Everything begins and ends with nostalgia.
I love how the web interface emulated the user interface of a text parser interpreter from, perhaps, the late 1990s, down to the functionality of saving game files. The writing and tone of the narrative all seemed appropriately aimed at a approving rendition of a magic folktale type of story, but I can’t imagine that the game could have been made with intent for it to be played by actual young children in this present decade. I like the fact that this game unites its nostalgic mimicry of the old parser IF experience on the desktop with its sincere application of a children’s folktale narrative genre. This shows a pretty high ranking of the cultural value of IF and of computers in general.
I played the game on my mobile device - the small iPhone from 2020. It scaled down well to the traditional smartphone screen surprisingly well, there was only a little bit of bleed on the side of the rendered faux-status line and sometimes difficulty selecting the bottom option from the list of choices. It wasn’t at all unplayable, even if not the most ideal context for experiencing this game.
I don’t know what authoring system or engine this game uses. I’m just dropping back, and I’ve been out of the loop. It’s neither ChoiceScript nor Twine, and I’m curious about the relationship between this game’s sophisticated HTML-rendered GUI and the authoring system.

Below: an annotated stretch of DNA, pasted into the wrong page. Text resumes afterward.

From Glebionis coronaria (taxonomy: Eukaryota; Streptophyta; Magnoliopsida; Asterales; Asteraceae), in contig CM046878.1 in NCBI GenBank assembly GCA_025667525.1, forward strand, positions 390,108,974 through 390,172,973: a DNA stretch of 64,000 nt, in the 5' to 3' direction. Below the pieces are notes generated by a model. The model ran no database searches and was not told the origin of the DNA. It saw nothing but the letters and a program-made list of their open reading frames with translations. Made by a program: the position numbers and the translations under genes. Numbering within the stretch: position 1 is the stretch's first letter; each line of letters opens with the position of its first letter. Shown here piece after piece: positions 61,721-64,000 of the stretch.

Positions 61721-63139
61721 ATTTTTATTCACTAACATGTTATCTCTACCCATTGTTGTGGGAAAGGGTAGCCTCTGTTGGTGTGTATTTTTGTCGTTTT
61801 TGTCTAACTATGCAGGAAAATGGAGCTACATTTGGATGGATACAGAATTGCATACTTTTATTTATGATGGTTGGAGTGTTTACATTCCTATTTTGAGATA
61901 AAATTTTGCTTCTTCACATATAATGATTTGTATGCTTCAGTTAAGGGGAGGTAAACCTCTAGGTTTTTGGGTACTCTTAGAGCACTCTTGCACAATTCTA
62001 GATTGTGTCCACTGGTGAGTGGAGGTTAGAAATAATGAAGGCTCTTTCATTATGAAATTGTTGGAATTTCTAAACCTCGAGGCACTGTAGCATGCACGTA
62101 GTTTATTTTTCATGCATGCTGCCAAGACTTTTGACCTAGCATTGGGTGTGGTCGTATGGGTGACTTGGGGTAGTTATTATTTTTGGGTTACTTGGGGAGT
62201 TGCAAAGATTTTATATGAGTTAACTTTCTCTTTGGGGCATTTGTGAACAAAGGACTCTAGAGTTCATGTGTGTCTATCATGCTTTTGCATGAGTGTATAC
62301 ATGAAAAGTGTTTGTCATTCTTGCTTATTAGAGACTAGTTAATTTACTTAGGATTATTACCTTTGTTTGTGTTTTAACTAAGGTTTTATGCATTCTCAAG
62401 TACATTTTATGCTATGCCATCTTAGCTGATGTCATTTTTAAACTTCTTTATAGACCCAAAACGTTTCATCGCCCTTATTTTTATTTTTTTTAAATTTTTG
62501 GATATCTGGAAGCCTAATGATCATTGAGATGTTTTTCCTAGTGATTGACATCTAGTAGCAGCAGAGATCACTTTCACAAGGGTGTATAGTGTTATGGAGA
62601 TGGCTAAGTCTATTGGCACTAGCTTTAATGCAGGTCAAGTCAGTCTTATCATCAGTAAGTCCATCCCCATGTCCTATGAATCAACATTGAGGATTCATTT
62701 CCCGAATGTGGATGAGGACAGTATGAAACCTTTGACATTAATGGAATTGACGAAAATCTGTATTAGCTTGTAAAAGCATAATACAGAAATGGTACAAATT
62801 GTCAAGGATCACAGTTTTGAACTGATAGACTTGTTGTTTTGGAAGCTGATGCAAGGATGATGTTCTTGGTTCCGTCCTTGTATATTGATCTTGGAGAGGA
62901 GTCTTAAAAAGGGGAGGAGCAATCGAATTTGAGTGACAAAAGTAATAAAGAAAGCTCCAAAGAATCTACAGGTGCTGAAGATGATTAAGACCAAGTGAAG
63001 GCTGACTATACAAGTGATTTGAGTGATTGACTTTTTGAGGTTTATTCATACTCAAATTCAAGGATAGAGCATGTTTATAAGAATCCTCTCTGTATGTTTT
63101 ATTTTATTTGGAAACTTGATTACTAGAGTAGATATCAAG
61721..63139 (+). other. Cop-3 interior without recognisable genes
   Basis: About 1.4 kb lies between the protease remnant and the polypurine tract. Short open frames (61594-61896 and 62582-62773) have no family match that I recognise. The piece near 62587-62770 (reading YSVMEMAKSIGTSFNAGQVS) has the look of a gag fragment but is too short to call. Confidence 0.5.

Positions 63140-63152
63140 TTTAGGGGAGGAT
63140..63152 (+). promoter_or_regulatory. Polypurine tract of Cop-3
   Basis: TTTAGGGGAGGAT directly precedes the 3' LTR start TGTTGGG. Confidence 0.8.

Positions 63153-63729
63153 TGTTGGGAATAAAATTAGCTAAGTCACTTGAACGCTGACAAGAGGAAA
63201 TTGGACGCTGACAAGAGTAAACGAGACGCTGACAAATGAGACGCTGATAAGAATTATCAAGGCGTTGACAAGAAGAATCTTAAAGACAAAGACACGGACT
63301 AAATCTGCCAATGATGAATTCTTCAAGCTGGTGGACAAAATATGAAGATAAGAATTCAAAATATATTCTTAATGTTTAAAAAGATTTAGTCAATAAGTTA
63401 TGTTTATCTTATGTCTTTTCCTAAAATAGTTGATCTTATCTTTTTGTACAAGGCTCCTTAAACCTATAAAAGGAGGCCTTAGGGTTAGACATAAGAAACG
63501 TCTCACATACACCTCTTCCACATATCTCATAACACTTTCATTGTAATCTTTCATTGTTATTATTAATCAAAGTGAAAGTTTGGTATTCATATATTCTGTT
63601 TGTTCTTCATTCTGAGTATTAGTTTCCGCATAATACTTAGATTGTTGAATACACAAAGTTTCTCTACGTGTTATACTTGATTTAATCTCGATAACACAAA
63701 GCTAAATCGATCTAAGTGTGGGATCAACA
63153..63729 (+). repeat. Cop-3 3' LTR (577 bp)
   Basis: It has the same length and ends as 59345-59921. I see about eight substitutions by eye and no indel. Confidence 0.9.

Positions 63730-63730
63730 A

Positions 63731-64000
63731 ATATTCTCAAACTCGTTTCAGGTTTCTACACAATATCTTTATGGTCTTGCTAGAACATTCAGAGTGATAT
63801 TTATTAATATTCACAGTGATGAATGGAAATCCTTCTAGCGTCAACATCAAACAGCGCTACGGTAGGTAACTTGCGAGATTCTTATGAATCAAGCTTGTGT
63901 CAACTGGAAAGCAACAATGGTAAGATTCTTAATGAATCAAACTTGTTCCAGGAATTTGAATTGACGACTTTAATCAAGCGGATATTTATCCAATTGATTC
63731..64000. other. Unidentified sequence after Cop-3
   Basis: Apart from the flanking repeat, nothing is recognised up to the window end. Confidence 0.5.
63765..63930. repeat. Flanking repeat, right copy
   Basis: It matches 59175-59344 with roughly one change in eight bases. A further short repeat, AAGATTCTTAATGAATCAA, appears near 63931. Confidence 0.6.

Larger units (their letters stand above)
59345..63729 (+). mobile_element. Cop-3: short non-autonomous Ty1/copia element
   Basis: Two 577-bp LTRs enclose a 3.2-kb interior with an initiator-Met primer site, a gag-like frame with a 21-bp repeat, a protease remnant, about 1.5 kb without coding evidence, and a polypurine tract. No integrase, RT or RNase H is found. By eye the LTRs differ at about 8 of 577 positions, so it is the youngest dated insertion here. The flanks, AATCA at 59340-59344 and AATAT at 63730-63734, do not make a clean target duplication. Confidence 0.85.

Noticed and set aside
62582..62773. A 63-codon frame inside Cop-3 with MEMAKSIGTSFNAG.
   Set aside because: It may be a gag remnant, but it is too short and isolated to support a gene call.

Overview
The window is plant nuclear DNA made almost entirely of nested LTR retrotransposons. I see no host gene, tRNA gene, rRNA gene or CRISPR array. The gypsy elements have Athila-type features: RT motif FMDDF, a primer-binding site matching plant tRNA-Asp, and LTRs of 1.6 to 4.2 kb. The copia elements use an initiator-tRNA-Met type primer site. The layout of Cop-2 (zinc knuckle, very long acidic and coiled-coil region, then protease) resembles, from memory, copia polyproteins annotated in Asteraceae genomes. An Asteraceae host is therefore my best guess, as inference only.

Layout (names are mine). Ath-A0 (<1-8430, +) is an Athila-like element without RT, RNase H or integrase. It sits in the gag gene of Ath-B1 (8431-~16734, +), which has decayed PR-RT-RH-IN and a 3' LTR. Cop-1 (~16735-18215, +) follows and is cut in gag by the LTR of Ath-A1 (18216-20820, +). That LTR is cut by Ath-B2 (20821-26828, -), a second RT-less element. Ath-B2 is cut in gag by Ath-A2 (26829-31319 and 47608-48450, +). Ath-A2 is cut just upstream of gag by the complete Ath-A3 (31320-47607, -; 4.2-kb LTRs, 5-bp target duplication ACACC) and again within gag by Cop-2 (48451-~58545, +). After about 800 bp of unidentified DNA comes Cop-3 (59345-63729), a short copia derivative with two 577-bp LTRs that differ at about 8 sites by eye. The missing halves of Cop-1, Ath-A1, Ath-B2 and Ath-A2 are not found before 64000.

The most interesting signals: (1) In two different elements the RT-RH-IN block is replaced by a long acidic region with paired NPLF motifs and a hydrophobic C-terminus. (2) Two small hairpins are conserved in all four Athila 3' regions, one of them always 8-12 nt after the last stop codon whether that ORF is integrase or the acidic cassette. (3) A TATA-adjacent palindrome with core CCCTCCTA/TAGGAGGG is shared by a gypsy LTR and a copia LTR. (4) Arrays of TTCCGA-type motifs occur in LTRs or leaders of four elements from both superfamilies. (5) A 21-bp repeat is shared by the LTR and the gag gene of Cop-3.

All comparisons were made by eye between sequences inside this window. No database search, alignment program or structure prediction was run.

I can’t speak much to the interactivity or to the significance of the choices, although I did perform a second speed run after I reached the ending. (An ending? I’m not sure, but I’m guessing there is probably only one.)
As to the story, specifically, I appreciate the character of the intuitive old man who is clued in to the childlike magic. It takes creative insight to see significance in an everyday object like a spoon, and perhaps the oldschool aesthetic serves to show our old computer culture and our nostalgic memories of IF community past as a magic piece of tradition.
Here in the guise of a lowkey cynical, pre-emptively burnt out young adult compelled by time-space anomaly to re-examine her previous life as an idealistic adolescent, nostaliga takes us for a tour of contemporary Toronto with a full complement of comparisons between the post-COVID present and the city as it was in 2013. The portrayal of Toronto is one of my favorite qualities of this hypertext story, including its creative use of Creative Commons photography. CC resources are a great way to participate in the best kind of Internet culture, and the rest of this game references and otherwise evokes the history of Internet culture throughout the living memory of contemporary generations.
The writing is good spirited toward everyone, where it could have easily ventured into potentially toxic territory. Part of looking back on 2013 from 2022 is reflecting on the fact that controversies and insults that plagued fandoms and forums in these intervening years were intrinsically connected to other things that were happening culturally in a broader context.
Toronto is an interesting place with plenty of status for the demographic of Millennial indie creative types, and perhaps post-Millennials. I have never been there despite living in the greater geographic region (on the other side) and enjoyed the anecdotes about the neighborhoods of the city and about weird quirks like miniature park areas. But the descriptions of the city left me wanting more – not necessarily more information, which I could get easily enough – but more connection, more relevance. I wanted to see how Bell interacts with Toronto and lives the life of Toronto. I want to know what it’s like to grow up in Toronto and how Toronto makes an impression on the psyche of its longtime residents.